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  • "I didn't even see the original poll. So I don't know whether it was a choice between a. this painting, or b. something by Edward Munch, or whether it was a truly free vote.

    Personally, I wouldn't give this painting houseroom."
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UK’s ‘most romantic work of art’

Daily Echo: Sir Frank Dicksee's Romeo and Juliet Sir Frank Dicksee's Romeo and Juliet

A PAINTING of Romeo and Juliet hanging in Southampton’s municipal gallery has been voted the most romantic work of art on display in the UK.

The oil painting by Sir Frank Dicksee topped a vote conducted by pollsters YouGov on behalf of the Art Fund.

It found 71 per cent of people thought the canvas, tucked away in a corner of Southampton City Art Gallery, was the most romantic work of art currently on display in UK museums and galleries.

But it divided opinion among gallery visitors with some hailing it as beautiful while others called it clichéd.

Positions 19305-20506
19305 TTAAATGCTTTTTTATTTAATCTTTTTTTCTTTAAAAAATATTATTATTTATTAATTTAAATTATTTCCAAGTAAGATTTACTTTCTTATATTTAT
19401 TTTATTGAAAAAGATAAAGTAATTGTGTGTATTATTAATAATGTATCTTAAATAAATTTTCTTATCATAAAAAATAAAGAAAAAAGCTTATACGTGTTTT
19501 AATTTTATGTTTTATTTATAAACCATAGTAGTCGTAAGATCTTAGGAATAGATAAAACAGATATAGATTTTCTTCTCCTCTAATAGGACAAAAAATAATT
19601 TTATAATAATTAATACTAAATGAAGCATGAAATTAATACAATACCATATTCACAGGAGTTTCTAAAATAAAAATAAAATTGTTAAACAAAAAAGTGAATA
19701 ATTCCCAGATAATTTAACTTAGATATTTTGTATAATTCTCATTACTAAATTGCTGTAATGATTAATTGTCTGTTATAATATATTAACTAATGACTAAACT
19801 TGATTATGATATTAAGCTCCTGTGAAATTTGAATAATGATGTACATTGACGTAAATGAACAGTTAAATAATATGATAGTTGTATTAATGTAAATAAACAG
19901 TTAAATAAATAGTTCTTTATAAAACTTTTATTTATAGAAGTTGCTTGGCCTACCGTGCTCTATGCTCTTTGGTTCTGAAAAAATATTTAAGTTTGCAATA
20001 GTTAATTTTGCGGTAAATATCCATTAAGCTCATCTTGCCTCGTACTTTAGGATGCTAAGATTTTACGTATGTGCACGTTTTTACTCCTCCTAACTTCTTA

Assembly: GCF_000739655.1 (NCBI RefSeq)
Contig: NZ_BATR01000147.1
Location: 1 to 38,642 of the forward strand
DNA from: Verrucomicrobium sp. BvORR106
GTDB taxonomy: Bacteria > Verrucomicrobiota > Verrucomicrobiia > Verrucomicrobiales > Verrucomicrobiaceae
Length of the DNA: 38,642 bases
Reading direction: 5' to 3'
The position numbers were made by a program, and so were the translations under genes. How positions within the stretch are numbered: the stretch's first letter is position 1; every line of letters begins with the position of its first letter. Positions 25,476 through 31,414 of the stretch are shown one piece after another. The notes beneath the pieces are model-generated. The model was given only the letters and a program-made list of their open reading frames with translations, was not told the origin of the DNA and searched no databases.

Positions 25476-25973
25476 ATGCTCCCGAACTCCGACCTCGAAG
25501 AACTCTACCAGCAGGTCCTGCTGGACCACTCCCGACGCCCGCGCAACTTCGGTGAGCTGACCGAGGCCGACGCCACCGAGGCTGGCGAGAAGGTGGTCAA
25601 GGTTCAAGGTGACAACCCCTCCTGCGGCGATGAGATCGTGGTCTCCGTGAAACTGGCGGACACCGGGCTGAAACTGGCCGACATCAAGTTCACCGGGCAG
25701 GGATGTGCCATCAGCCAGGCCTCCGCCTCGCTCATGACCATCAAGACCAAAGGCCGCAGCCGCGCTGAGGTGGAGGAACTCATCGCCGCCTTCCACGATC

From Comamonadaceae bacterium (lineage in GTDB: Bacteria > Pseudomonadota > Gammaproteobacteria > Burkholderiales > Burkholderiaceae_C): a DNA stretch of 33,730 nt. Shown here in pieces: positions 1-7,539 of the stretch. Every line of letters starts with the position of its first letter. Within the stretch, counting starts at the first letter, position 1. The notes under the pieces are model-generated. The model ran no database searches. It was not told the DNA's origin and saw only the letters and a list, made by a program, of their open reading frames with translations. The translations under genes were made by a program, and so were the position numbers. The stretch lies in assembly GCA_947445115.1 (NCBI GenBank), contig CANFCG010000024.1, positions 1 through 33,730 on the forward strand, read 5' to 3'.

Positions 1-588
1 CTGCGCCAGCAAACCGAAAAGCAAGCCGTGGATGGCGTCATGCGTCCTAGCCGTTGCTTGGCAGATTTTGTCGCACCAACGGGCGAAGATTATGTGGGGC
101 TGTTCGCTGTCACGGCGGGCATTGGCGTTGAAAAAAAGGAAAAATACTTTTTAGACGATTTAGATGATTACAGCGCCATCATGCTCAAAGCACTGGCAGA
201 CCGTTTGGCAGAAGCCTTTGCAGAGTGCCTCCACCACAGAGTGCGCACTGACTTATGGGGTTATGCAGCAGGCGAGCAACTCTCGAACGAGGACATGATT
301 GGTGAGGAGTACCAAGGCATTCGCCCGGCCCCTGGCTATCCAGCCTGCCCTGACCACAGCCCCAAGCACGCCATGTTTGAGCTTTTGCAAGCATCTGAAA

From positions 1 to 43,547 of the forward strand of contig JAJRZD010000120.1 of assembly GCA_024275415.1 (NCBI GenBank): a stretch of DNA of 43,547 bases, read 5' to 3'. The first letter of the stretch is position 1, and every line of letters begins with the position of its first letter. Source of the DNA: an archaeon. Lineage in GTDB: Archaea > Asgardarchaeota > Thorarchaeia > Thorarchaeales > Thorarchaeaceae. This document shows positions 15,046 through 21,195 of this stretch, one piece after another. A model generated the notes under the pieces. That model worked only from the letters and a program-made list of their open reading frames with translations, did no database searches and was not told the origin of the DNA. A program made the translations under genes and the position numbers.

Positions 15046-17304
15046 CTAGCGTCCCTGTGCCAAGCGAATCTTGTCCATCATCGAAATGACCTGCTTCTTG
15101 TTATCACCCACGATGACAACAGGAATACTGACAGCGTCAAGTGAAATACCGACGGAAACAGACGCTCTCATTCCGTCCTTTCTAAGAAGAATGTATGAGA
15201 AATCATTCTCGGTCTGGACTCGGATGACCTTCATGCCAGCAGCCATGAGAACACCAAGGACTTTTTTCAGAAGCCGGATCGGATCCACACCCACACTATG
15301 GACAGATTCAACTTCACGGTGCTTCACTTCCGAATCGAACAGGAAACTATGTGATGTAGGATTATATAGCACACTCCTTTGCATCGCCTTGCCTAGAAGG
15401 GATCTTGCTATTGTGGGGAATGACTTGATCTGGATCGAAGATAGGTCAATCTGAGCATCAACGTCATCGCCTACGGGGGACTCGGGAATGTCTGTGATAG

The scene is the parting of Romeo and Juliet after their wedding night and the last time they will see each other alive.

Auguste Rodin’s The Kiss, on display in Kent, came second in the poll, which surveyed 2,030 adults.

Southampton City Council’s 3,500-piece art collection, valued at around £180m, is internationally renowned and considered the fourth most significant outside London, Birmingham and Manchester. It boasts works by Turner, Lowry and Monet although most of the sprawling collection is hidden in council vaults.

Conservative council leaders attracted national controversy when they proposed raising £5m towards the city’s £15m Titanic themed SeaCity Museum by selling off work by Rodin and British painter Sir Alfred Munnings.

Tim Craven, lead curatorial officer for Southampton City Council, said: "I knew that we would be in with a good chance of winning this Art Fund competition with Sir Frank Dicksee’s Romeo and Juliet.

"It is a superb painting on a grand scale and has always been popular with regular Gallery visitors. It was bequeathed to the City Council by Mr J J Crossfield of Embley Park, Romsey in 1941."

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